We Have to Enter the Vastness of Life to Find Friendship
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Commentary by Ernesto Tinajero | FāVS News
To live fully, we have to recognize the vastness of life.
Today, when we encounter someone within the friend or foe question, the potential of that person becoming a friend falls so far short to fearing a possible foe.
In other words, fear closes the cage on the vastness of life within the bars of things. We look out and only see foes or objects born of stereotypes. We turn “the other” into an object — man, woman, Hispanic, white guy, conservative, liberal, gamer, etc. We can never be friends with an object.
Friendship has become rare for most today.
Remember our childhood? The vastness of life was still present and the mystery of who the other would be still lived. Friendship was as easy as asking, “Do you want to be friends?”
Now, we tend to hold tightly our wallets fearing a grift or con, or we judge another into being just another object. We know the other through our many judgments and close ourselves off to the vastness of life,
We have moved into a desert of friendship as our knowing the other has dried out our lives. Most of us confess at the most we have one friend that we count on. This desert of friendship has been confused for a crisis of manhood.
We know this because the crisis of manhood complaints have not changed for 200 hundred years, but the pain we see in men today has arisen in just the last few decades. The pain of men follows the decline of friendship. And while this decline hit men the hardest, women have also felt this.
So, how do we revive friendship? When so many are alone, how can we find each other in friendship?
True life will be found in friendship. Fame fades. Money cools within the pocket. Things owned are only distractions. A study of Harvard men since 1938 revealed this truth. We need friends for a life to be well lived. Even Jesus turned to his disciples and made them his friends on the night before his death. Yet, we have forgotten how to be friends.
We are advised to network for success, using others for the utility others can offer us professionally. This, of course, resides in the world of objects. We network and fill our phones with contacts, and the other remains a contact. Again, friendships lay beyond the world of objects.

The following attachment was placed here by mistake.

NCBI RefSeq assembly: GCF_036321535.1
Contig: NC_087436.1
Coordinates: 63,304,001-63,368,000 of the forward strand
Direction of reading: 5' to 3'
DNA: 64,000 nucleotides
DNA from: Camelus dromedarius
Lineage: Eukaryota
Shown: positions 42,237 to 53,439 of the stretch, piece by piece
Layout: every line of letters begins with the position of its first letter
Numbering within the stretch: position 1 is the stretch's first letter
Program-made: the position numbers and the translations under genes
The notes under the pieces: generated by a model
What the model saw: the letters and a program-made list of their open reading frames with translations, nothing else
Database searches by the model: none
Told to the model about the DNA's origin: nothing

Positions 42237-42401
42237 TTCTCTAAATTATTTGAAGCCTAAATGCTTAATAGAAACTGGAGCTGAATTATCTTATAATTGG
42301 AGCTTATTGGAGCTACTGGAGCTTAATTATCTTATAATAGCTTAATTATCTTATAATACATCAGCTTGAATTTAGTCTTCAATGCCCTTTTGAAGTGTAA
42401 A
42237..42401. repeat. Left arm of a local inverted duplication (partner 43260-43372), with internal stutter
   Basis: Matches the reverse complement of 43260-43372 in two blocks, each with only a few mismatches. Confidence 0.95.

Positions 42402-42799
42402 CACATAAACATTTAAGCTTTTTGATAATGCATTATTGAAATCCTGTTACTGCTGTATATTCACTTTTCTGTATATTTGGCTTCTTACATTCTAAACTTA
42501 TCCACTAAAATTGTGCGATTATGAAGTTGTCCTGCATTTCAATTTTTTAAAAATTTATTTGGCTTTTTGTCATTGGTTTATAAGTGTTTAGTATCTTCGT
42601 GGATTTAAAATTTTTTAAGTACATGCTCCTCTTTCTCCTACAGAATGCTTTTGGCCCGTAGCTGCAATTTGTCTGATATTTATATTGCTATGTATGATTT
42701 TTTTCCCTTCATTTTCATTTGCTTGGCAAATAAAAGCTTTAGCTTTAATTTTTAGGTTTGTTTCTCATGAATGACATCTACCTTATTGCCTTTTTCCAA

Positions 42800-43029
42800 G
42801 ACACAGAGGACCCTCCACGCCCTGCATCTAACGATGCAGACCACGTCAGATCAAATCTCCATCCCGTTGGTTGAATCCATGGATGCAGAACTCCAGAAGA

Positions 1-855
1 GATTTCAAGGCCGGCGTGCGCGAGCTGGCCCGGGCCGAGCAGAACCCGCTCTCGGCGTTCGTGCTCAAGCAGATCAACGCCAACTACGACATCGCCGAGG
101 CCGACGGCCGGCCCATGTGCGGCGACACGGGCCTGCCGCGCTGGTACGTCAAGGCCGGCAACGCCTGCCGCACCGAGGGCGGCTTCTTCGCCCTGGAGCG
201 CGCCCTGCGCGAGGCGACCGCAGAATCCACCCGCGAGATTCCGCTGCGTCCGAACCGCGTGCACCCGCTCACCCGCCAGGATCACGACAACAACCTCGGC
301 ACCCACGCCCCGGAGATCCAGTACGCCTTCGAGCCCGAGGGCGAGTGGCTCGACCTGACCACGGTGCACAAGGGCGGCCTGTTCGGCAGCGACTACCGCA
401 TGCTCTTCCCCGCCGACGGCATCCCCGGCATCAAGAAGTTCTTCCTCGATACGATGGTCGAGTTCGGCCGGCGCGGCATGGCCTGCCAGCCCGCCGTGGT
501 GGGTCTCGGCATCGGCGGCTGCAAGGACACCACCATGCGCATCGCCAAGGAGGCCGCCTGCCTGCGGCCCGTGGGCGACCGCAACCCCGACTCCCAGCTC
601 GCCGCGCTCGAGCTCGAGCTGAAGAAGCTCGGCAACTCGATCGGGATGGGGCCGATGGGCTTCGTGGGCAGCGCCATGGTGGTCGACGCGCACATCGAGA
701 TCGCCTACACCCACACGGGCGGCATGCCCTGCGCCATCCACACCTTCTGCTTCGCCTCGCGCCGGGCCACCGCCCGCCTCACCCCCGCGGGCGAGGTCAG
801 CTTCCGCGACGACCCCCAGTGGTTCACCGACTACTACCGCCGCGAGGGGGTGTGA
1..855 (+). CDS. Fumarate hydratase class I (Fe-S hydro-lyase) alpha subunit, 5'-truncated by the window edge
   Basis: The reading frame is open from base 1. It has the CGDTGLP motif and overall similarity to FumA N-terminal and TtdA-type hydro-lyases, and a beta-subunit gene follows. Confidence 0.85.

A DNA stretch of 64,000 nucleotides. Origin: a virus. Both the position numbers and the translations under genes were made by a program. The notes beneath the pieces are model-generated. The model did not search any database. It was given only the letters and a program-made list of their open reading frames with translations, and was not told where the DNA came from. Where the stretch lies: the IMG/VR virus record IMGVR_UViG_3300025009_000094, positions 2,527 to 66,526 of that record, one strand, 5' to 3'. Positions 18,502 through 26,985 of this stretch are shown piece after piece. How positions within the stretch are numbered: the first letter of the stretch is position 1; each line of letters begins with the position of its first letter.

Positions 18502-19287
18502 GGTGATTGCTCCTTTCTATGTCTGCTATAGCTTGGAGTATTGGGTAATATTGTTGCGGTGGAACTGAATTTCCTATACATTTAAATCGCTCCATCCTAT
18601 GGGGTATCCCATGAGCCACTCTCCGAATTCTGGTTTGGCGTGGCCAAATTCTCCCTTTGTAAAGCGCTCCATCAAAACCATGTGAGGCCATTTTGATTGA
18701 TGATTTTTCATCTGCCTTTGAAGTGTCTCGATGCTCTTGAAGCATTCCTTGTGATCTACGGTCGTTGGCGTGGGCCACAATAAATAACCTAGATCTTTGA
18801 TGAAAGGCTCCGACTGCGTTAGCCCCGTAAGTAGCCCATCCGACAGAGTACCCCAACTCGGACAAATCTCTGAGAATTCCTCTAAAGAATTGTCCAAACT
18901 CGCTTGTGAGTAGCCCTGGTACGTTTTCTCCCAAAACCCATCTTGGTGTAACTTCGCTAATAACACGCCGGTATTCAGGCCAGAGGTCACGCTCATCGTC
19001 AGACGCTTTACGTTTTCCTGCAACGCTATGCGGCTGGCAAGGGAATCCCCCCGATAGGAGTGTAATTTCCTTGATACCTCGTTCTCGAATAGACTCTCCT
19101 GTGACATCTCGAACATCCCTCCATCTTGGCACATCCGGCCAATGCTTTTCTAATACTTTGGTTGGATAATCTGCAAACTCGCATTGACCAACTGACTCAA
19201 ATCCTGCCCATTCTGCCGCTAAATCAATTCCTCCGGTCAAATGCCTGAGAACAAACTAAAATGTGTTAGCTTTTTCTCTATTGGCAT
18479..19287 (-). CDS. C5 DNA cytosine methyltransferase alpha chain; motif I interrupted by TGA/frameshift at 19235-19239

We are advised to avoid bad people as friends. Jordan Peterson made this his rule number three. Yet, he followed the norm and gave no advice on finding or being a friend. A rule entering the world of objects will be the heat that dried out the morning dew of friendship. In the world of objects, friendship is banished.
We have to enter the vastness of life to find friendship. When we encounter the other in their vastness, in their own mystery, then we can approach the other in wonder. Wonder and awe open out into love. Here friendship blossoms. The living streams of another that we can only explore, but never fully know or control, only explore. When we explore another beyond our placing another into the world of objects by our snap judgments, we can ask, “Do you want to be my friend?”
In the exploring of the vastness of the other, we also explore the vastness within ourselves.
Such living blooms in true living beyond the world of objects. Such living carries risks, the risks of suffering as well as the possibility of joy, the risk of betrayals becoming real as well as deep connections that make us fully human. We risk as we open our hearts to the full color of life as well as to the probability of a broken heart. The monotone color of the world of objects may promise safety, but real living remains beyond our grasp.
Many of the critics of manhood have pointed to a lack of courage as a weakness in modern men. The courage to be means the risk of entering the vastness of life. To engage the other and life in an unfolding mystery to be explored. This is the greater courage than to dominating another, of only turning the other into an object that can be dominated. Courage to be confronts the vastness of life.
Do we dare enter into the risk of the vastness of life? Do we look to others as potential friends or stay in the world of objects? Can we again be like a child and see the other for the mystery they truly are? I can only answer for myself, and no one else.
Art, says Ernesto Tinajero, comes from the border of what has come before and what is coming next. Tinajero uses his experience studying poetry and theology to write about the intersecting borders of art, poetry and religion.